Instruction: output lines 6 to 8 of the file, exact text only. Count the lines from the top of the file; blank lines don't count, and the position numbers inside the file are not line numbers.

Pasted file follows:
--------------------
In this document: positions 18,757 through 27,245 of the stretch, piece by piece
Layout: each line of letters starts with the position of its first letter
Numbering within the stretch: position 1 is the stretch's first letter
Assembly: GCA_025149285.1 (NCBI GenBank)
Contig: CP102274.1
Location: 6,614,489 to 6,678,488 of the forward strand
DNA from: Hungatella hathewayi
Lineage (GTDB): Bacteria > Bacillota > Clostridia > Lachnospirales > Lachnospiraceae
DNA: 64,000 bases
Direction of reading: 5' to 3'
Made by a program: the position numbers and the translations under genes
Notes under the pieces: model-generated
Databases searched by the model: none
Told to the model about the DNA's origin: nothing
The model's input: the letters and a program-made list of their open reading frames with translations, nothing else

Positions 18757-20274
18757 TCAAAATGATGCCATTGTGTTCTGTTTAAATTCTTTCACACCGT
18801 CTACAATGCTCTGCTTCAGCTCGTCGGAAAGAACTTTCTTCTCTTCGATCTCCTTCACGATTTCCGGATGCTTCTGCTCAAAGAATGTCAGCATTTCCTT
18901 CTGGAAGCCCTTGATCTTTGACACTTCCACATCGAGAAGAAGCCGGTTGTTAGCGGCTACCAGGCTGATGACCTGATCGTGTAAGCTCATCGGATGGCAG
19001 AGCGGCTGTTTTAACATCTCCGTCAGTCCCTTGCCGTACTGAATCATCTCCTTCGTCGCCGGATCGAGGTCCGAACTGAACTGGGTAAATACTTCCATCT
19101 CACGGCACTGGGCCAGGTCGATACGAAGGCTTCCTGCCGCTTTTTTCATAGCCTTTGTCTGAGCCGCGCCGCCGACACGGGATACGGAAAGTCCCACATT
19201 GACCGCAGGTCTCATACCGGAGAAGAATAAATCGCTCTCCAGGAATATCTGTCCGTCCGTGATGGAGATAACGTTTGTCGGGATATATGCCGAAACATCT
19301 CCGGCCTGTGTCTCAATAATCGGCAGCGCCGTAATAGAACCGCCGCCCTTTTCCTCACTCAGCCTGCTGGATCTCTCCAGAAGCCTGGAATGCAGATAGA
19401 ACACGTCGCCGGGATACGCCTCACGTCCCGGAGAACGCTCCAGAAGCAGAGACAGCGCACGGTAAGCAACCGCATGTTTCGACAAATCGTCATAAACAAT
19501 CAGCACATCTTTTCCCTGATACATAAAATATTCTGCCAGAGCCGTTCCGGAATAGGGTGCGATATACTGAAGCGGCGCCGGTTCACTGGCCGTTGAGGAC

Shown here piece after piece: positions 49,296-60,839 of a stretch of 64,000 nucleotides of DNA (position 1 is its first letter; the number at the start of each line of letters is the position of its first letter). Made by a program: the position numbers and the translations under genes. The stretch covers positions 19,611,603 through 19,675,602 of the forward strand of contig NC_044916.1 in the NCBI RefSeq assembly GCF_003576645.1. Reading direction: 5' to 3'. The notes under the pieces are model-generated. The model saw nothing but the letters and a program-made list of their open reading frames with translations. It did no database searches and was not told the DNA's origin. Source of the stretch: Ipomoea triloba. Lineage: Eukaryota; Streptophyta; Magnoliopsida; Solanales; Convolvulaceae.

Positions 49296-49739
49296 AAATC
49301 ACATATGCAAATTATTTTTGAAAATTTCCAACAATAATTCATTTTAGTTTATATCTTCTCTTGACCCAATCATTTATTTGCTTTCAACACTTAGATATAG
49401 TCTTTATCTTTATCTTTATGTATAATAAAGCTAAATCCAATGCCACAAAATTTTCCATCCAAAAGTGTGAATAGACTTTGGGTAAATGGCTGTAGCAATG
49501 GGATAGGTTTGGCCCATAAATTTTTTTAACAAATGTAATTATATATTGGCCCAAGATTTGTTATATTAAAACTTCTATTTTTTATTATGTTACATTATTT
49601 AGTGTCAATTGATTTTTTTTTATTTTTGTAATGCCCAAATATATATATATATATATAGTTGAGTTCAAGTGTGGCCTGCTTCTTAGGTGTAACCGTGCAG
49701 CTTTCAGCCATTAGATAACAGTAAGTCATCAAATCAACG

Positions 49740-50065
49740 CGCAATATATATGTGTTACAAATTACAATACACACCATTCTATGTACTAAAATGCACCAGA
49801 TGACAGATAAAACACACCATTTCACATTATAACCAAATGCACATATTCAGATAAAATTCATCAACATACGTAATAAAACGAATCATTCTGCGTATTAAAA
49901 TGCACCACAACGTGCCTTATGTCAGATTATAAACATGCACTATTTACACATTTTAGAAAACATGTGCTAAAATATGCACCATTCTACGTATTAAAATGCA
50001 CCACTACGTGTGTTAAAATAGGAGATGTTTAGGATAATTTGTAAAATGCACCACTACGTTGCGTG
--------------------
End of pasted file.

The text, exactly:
Location: 6,614,489 to 6,678,488 of the forward strand
DNA from: Hungatella hathewayi
Lineage (GTDB): Bacteria > Bacillota > Clostridia > Lachnospirales > Lachnospiraceae